(1) Background: Although olfaction is the predominant sensory modality in rodents, studies focusing on lateralisation of olfactory processing remain scarce, and they are limited to the exploration of brain asymmetries. This study aimed to test whether outbred and inbred mice (NMRI and C57BL/6J mice strains) show nostril-use preference in processing olfactory stimuli
differing in terms of emotional valence under unrestrained conditions. (2) Methods: Five odour stimuli
were used in the study: vanilla, female urine, garlic, rat, distilled water. We measured the number of times mice used their left or right nostril for each testing session. (3) Results: We here showed that mice preferentially used their right nostril when sniffing attractive stimuli
(female urine, vanilla), and their left nostril when sniffing aversive stimuli
(rat odour). Results were consistent for both strains. (4) Conclusions: Surprisingly, the results obtained seem opposite to the valence theory assessing that the left and the right hemispheres are dominant in processing stimuli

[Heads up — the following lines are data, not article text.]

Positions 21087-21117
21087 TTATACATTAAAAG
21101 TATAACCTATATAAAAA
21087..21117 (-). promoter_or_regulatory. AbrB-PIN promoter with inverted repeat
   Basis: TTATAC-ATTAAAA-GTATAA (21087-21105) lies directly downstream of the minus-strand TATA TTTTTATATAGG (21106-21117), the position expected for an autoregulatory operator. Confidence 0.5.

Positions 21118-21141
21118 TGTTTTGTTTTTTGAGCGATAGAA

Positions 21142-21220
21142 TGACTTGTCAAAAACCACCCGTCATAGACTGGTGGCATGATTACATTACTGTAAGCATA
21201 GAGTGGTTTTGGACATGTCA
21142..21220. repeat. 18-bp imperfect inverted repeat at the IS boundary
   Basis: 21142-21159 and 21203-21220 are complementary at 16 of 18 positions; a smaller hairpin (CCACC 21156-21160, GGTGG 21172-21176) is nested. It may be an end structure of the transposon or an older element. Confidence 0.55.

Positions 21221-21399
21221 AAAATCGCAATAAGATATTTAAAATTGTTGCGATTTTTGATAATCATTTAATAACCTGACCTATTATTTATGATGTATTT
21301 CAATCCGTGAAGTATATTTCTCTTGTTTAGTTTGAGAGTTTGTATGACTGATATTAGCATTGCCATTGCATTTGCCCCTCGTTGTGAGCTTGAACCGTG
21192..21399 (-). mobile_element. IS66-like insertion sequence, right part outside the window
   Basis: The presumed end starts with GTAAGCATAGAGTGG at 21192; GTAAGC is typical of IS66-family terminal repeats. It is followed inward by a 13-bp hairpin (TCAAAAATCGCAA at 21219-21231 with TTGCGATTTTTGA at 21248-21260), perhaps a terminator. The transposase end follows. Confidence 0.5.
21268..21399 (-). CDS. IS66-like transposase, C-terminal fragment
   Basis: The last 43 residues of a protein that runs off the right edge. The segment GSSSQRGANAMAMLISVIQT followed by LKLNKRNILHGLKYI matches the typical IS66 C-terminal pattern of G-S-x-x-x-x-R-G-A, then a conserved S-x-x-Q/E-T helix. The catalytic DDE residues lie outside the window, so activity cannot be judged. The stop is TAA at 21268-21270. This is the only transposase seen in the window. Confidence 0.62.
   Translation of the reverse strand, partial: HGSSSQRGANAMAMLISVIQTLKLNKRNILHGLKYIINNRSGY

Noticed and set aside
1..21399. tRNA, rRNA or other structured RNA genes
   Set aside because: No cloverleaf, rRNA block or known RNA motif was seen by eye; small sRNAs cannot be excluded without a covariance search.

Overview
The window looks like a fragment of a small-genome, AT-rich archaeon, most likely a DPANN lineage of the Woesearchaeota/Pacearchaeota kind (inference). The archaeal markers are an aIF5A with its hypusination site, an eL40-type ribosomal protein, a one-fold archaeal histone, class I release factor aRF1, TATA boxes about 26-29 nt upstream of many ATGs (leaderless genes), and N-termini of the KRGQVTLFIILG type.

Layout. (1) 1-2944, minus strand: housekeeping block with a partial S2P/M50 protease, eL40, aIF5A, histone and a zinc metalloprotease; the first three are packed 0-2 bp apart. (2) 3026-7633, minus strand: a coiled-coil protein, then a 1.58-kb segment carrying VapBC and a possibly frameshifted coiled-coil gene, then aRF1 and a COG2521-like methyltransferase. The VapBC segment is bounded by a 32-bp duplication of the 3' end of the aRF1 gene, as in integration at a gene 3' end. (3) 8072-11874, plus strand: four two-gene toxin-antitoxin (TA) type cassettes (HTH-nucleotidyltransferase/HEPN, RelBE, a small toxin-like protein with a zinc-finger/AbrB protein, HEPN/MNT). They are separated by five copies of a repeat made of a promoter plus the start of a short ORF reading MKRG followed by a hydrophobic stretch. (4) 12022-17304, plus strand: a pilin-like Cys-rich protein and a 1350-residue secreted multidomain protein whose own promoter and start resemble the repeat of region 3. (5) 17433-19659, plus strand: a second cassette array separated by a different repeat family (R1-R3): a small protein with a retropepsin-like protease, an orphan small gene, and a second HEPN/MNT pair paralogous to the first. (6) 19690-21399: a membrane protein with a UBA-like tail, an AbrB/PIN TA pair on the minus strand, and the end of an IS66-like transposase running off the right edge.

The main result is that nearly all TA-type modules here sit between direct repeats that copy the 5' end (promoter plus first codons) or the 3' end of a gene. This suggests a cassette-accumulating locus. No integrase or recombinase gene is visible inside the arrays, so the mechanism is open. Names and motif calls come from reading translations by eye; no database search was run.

with a positive and a negative valence, respectively. It remains to be determined whether this valence-dependent pattern is specific or not to olfaction in mice. These new findings will be important to better understand how both hemispheres contribute to odour processing in rodents.
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